They could not strengthen their mast,
They could not spread the sail.
Then the prey of great plunder is divided;
The lame take the prey." -- Isaiah 33:23-24 (NKJV)
Let me make it clear that I am reviewing the unabridged Recorded Books version that is narrated by George Guidall.
You would be missing a great treat not to listen to this recording of Mr. Guidall's reading. It's a wonderful combination of a marvelous spy story with a sensitive, savvy reader.
I like spy stories. I'm sure you do, too.
The best ones take us into situations we never imagined and are full of real dangers that make us feel the tension almost as though it were happening to us. Usually, only movies can fully grip us. Books are not usually as powerful. Dark Voyage is a happy exception.
The starting point of Dark Voyage is one that most readers don't think much about: how Dutch patriots who escaped the German invasion at the start of World War II might have formed an offshore resistance movement involving ocean shipping. How would such people feel? What could they do? Who would they ally with?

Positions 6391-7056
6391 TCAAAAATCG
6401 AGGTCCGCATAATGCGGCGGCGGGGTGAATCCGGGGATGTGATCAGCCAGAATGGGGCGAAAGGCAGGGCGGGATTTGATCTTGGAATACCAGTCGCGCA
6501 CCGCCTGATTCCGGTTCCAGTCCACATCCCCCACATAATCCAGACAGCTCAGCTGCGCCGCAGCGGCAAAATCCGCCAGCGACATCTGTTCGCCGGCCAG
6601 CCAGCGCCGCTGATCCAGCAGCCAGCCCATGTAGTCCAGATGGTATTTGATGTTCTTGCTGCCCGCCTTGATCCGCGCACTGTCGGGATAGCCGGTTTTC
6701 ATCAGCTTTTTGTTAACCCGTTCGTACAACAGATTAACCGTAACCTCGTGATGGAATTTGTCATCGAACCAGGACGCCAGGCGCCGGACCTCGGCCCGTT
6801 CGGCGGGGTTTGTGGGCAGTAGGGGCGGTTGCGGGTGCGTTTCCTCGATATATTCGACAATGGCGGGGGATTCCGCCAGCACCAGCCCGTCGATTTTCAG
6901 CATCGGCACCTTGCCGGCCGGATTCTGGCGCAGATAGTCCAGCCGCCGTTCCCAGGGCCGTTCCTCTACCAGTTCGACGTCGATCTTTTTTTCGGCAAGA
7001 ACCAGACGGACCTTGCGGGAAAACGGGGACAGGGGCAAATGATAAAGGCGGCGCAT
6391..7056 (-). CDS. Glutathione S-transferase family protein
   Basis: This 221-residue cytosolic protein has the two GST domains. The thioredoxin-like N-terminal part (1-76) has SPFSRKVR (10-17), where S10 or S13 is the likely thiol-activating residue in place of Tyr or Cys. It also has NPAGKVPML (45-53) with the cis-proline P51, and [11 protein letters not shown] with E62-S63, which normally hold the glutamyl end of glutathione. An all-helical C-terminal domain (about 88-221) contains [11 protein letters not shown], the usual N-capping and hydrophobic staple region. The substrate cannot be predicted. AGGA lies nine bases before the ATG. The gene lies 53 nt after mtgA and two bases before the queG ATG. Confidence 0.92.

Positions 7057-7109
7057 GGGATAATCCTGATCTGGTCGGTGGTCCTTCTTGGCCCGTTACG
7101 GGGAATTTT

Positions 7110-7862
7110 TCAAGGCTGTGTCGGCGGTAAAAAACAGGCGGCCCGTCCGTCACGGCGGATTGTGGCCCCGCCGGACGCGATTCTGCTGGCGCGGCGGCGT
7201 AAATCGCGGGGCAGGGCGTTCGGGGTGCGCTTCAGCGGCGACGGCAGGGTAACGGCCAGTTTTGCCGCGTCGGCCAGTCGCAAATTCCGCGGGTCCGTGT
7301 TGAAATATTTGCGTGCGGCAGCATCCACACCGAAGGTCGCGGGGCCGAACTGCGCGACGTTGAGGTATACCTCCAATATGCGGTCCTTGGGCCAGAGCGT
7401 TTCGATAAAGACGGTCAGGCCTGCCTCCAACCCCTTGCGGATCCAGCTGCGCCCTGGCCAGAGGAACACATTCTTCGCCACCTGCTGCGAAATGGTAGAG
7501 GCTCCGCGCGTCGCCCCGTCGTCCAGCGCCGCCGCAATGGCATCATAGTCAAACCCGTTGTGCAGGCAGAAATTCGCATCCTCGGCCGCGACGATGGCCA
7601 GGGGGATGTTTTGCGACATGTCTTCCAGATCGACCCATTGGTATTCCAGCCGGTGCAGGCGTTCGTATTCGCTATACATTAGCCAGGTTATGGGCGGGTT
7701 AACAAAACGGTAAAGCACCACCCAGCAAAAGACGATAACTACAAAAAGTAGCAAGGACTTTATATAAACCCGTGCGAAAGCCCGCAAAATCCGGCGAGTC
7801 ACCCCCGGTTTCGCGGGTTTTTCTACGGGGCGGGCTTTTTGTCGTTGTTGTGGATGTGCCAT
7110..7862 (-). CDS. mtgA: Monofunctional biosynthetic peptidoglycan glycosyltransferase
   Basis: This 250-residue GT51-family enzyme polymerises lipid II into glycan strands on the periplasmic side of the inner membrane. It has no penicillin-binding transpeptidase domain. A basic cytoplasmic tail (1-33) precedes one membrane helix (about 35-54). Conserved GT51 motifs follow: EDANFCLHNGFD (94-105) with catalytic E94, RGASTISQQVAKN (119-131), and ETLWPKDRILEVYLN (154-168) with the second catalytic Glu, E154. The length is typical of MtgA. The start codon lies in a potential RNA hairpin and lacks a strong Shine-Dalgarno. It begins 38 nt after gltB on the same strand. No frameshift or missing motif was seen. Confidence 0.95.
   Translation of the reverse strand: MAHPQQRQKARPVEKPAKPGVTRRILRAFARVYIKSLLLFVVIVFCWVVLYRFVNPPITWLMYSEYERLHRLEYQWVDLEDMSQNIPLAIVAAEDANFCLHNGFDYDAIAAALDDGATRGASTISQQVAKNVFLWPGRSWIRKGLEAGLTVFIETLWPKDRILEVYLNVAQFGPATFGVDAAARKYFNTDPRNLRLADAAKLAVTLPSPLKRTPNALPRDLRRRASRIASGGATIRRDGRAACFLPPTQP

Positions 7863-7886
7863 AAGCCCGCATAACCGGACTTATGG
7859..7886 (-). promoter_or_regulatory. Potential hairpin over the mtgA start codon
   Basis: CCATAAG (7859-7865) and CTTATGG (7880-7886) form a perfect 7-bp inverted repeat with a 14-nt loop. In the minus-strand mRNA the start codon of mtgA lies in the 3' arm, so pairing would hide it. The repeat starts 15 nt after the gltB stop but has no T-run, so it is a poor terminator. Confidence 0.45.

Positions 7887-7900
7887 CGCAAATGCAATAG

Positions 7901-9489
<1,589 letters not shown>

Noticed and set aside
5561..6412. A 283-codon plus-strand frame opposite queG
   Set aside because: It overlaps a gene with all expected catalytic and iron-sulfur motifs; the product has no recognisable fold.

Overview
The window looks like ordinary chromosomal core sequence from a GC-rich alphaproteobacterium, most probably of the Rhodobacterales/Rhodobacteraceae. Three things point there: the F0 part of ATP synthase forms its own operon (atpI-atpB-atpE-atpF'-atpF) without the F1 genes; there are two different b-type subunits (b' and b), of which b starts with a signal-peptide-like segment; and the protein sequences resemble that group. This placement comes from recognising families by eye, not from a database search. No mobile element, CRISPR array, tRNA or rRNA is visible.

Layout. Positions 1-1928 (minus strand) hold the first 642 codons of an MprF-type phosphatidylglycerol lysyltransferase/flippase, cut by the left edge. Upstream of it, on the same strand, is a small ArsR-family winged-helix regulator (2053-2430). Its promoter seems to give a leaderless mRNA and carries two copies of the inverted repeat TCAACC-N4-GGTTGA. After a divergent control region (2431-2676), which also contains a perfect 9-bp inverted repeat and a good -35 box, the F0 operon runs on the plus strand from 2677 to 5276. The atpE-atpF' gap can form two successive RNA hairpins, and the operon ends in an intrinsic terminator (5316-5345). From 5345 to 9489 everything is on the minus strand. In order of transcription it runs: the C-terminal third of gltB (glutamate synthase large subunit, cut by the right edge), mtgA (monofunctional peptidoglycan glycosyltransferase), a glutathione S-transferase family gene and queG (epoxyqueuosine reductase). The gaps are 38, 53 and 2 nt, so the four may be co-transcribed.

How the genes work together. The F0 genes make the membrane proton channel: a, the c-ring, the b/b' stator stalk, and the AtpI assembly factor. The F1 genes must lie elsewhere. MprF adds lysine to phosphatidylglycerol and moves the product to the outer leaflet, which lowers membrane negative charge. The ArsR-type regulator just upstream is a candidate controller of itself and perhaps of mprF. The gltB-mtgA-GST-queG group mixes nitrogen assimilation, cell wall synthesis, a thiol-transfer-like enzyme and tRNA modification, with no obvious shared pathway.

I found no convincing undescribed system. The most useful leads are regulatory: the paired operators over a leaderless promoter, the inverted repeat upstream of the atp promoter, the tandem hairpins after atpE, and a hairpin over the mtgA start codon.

Mr. Furst adds another emotional perspective, the plight of stateless people escaping oppression. The reader's heart is drawn to them and feels pain from their difficulties and dilemmas.
Like the fine storyteller that he is, Mr. Furst also puts in a connection to an important aspect of the war: finding ways to win the battle of the seas at a time when Britain's supply lines were hanging by a thread.
Beyond that, the story illuminates an important part of World War II history at close range so we can understand the vagaries of war and alliances in new ways.
I thought that the story was magnificently imagined and eloquently told in every sense. It will be a voyage I'm sure you'll never forget.
Bravo, Mr. Furst and Mr. Guidall!